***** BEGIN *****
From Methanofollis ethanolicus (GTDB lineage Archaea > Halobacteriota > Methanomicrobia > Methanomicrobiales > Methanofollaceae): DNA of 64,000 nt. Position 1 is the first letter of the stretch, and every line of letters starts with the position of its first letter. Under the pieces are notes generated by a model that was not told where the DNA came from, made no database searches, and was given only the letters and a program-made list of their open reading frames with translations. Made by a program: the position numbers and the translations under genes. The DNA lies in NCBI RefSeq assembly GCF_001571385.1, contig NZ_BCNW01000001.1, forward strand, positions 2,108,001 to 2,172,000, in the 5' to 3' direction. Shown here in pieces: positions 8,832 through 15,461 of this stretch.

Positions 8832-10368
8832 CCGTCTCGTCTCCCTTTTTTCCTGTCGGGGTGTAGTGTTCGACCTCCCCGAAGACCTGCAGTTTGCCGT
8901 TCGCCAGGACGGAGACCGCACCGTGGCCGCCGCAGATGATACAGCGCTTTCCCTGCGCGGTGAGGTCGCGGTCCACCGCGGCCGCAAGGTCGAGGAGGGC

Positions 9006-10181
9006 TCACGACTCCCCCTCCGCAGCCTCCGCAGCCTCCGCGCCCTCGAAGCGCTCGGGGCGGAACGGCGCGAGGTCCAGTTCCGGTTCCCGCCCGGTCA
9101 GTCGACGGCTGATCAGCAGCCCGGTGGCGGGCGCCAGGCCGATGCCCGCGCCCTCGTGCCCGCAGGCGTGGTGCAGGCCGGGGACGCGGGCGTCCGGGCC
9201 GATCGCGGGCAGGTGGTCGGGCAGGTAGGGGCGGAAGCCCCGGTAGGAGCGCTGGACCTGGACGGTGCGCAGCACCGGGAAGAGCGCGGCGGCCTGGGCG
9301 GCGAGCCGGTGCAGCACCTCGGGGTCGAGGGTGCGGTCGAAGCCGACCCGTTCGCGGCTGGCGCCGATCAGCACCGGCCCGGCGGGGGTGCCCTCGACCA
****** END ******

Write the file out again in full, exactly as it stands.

From Methanofollis ethanolicus (GTDB lineage Archaea > Halobacteriota > Methanomicrobia > Methanomicrobiales > Methanofollaceae): DNA of 64,000 nt. Position 1 is the first letter of the stretch, and every line of letters starts with the position of its first letter. Under the pieces are notes generated by a model that was not told where the DNA came from, made no database searches, and was given only the letters and a program-made list of their open reading frames with translations. Made by a program: the position numbers and the translations under genes. The DNA lies in NCBI RefSeq assembly GCF_001571385.1, contig NZ_BCNW01000001.1, forward strand, positions 2,108,001 to 2,172,000, in the 5' to 3' direction. Shown here in pieces: positions 8,832 through 15,461 of this stretch.

Positions 8832-10368
8832 CCGTCTCGTCTCCCTTTTTTCCTGTCGGGGTGTAGTGTTCGACCTCCCCGAAGACCTGCAGTTTGCCGT
8901 TCGCCAGGACGGAGACCGCACCGTGGCCGCCGCAGATGATACAGCGCTTTCCCTGCGCGGTGAGGTCGCGGTCCACCGCGGCCGCAAGGTCGAGGAGGGC

Positions 9006-10181
9006 TCACGACTCCCCCTCCGCAGCCTCCGCAGCCTCCGCGCCCTCGAAGCGCTCGGGGCGGAACGGCGCGAGGTCCAGTTCCGGTTCCCGCCCGGTCA
9101 GTCGACGGCTGATCAGCAGCCCGGTGGCGGGCGCCAGGCCGATGCCCGCGCCCTCGTGCCCGCAGGCGTGGTGCAGGCCGGGGACGCGGGCGTCCGGGCC
9201 GATCGCGGGCAGGTGGTCGGGCAGGTAGGGGCGGAAGCCCCGGTAGGAGCGCTGGACCTGGACGGTGCGCAGCACCGGGAAGAGCGCGGCGGCCTGGGCG
9301 GCGAGCCGGTGCAGCACCTCGGGGTCGAGGGTGCGGTCGAAGCCGACCCGTTCGCGGCTGGCGCCGATCAGCACCGGCCCGGCGGGGGTGCCCTCGACCA